Suppose someone comes up to you at the AOCA Convention and Fast Lube Expo this March and says, “Hello, my name is Backfire Ben. I specialize in developing multi-unit, single-tenant, build-to-suit buildings for the aftermarket auto care industry.”
More than likely your first reaction is to ask yourself, “Who is this nut ball and how did he get in here?” But, before you call security to have Ben thrown out, stop for just a moment and think about what Ben just said to you.
Breaking it down
Let’s break down Ben’s statement so that both of you are on the same page. (After all, Ben implied he was a big time real estate developer, maybe he’ll buy the drinks later.) Bottom line, here is what Ben is really saying:
He said, “multi-unit,” meaning more than one. In this case, more than one oil and lube shop. Many franchisees and independent operators own and operate more than one oil and lube facility. If you operate two or more lube shops, you are a multi-unit operator.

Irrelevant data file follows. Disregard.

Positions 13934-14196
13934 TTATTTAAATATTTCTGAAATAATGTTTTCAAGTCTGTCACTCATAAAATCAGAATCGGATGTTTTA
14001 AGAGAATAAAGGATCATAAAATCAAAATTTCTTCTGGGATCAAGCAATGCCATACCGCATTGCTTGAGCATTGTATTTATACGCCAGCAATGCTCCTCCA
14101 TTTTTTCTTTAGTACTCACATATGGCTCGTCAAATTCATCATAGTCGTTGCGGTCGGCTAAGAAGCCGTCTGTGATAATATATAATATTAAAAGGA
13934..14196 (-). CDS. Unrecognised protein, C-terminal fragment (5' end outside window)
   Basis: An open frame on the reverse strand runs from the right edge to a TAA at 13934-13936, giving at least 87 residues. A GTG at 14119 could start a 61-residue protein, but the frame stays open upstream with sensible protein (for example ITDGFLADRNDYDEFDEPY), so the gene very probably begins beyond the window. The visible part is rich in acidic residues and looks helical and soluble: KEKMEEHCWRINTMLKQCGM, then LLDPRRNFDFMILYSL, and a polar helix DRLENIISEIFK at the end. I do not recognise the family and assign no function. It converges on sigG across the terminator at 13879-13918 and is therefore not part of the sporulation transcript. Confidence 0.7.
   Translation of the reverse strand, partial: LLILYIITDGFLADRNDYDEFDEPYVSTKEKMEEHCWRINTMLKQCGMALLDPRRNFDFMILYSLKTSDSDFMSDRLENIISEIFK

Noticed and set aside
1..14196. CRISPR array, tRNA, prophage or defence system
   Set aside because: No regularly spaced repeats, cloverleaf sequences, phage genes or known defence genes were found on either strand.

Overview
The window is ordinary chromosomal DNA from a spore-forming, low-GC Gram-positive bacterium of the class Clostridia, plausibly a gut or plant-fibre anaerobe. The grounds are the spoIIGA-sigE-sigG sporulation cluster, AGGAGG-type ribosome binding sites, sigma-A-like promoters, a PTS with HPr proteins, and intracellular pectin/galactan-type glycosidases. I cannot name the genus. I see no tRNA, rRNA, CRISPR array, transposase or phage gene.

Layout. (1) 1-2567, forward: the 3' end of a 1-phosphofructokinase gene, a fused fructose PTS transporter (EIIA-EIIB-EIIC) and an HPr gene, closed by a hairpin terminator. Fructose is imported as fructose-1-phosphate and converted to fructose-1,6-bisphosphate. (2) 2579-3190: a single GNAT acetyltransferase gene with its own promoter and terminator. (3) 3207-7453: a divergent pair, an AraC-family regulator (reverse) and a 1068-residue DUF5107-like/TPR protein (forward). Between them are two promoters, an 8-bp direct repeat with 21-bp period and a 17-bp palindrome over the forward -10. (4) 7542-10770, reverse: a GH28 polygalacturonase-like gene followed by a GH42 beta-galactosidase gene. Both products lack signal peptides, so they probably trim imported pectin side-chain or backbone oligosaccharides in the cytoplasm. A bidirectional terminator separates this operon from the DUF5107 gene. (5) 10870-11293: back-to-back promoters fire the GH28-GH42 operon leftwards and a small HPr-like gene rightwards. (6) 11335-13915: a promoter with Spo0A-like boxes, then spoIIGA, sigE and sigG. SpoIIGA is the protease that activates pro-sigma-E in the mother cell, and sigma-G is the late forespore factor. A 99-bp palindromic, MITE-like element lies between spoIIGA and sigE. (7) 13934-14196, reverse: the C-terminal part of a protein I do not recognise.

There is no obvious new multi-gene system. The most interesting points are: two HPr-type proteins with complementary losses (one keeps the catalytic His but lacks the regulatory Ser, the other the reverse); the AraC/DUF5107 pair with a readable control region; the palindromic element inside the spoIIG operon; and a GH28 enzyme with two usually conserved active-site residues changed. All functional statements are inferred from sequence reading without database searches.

Ben is also saying that he has the resources to build one or more oil and lube shops to meet a specific client’s needs. Multi-unit development programs typically include specific building design guidelines that attempt to eliminate questions about the size of the building, number of work bays, layout of the customers lounge and parking requirements.
Next, Ben said, “single-tenant,” implying that only one tenant occupies the entire facility. On the flip side, if you share a common party wall with the Backfire Bar and Grill, then you occupy a multi-tenant building.